The enterprising and entrepreneurial self is a fixture of everyday life now. But where does Libertarianism fit into these practices of American Neoliberalism? If Neoliberalism is, in part, a textual practice then how does it happen in text, in specifically local ways, in Australia? In order to explore these questions I will look below at Left-libertarian writer Moorhouse's shifting positions on governmentality around the time of the breakdown of the post-war boom and the financial system that had enabled it. What is of particular interest is how a Left-Libertarian practises literary politics before, during and after a shift in their own conception of governmentality and before, during and after what is arguably the emergence and dominance of the Neoliberal modes of governmentality. Lohrey’s Left-Labourist literary trajectory passes through the long Labor decade and hence Neoliberal governmentality at a later point. Yet, her initial orientation propels her focus away from technologies of the state towards those of the self. This is a curious cross-trajectory. Why would ostensibly Left novelists respond to the same phenomena in inverted ways? Before addressing this question I will move into a mid-range reading of Moorhouse and Lohrey's oeuvres.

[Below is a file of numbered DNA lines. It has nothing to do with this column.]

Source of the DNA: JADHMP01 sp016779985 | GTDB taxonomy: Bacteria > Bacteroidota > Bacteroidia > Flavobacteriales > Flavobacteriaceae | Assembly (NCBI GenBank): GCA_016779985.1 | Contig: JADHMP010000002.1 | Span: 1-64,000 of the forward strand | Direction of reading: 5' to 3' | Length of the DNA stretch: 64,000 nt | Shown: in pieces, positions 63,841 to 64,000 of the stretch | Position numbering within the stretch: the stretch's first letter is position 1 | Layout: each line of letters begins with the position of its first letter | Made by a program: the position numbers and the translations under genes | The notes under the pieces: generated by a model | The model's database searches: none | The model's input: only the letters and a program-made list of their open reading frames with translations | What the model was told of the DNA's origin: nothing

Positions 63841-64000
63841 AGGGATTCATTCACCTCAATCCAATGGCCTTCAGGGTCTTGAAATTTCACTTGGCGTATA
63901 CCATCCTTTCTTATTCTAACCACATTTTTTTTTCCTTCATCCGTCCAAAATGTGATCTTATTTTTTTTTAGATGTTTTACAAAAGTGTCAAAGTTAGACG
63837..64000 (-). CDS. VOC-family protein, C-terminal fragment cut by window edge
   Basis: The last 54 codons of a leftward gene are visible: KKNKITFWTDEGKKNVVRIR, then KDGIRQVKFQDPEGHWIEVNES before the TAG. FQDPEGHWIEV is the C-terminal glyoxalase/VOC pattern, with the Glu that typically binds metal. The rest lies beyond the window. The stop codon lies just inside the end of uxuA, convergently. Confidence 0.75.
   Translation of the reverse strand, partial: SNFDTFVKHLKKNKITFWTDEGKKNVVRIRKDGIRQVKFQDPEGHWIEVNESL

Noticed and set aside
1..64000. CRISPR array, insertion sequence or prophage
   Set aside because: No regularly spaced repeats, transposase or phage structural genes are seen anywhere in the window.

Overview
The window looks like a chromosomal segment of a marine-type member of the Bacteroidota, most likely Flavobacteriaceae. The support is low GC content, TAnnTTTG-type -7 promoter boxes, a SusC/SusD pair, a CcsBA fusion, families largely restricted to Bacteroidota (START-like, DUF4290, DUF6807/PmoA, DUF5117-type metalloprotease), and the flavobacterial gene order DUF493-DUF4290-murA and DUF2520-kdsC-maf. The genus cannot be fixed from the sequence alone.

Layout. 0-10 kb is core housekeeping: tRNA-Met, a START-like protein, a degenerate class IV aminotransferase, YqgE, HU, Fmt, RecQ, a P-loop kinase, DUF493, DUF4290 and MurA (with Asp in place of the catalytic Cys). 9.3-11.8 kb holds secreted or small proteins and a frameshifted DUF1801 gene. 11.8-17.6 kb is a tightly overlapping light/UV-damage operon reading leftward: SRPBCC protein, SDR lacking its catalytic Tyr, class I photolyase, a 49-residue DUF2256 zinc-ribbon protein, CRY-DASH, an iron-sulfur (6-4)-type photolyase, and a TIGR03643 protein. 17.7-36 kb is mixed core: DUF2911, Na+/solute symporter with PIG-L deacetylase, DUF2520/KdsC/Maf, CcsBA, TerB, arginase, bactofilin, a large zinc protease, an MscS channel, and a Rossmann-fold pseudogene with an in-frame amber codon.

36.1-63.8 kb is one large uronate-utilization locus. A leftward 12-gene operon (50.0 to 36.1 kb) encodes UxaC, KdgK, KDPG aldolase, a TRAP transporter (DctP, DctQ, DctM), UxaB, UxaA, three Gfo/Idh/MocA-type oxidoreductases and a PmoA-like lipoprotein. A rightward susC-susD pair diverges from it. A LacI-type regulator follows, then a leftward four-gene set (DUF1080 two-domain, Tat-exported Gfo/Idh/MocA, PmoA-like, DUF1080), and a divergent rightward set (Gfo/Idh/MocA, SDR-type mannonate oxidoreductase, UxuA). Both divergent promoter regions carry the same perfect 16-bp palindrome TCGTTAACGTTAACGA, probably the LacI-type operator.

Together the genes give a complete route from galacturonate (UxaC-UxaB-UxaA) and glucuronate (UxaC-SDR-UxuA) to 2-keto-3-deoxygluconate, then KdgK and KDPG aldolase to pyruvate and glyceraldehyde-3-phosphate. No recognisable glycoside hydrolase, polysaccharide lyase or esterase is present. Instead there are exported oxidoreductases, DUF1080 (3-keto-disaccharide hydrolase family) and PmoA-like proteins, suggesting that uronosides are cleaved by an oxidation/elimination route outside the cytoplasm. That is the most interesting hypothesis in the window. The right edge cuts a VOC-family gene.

[i] Barry Hindess also refers to governmentality as a continuum:

Foucault maintains that [. . .] there is a certain continuity between the government of oneself, the government of a household and the government of a state or community. Linked to this continuity, he argues, is the fact that the principles of political action and those of personal conduct can be seen as being intimately related. He suggests, for example, that successful government of others depends, in the first instance, on the capacity of those doing the governing to govern themselves. As for the governed, to the extent that it avoids the extremes of domination, their government must aim to affect their conduct—that is, it must operate through their capacity to regulate their own behaviour. In this respect too, successful government of others is often thought to depend on the ability of those others to govern themselves, and it must therefore aim to secure the conditions under which they are enabled to do so. (1996: 105)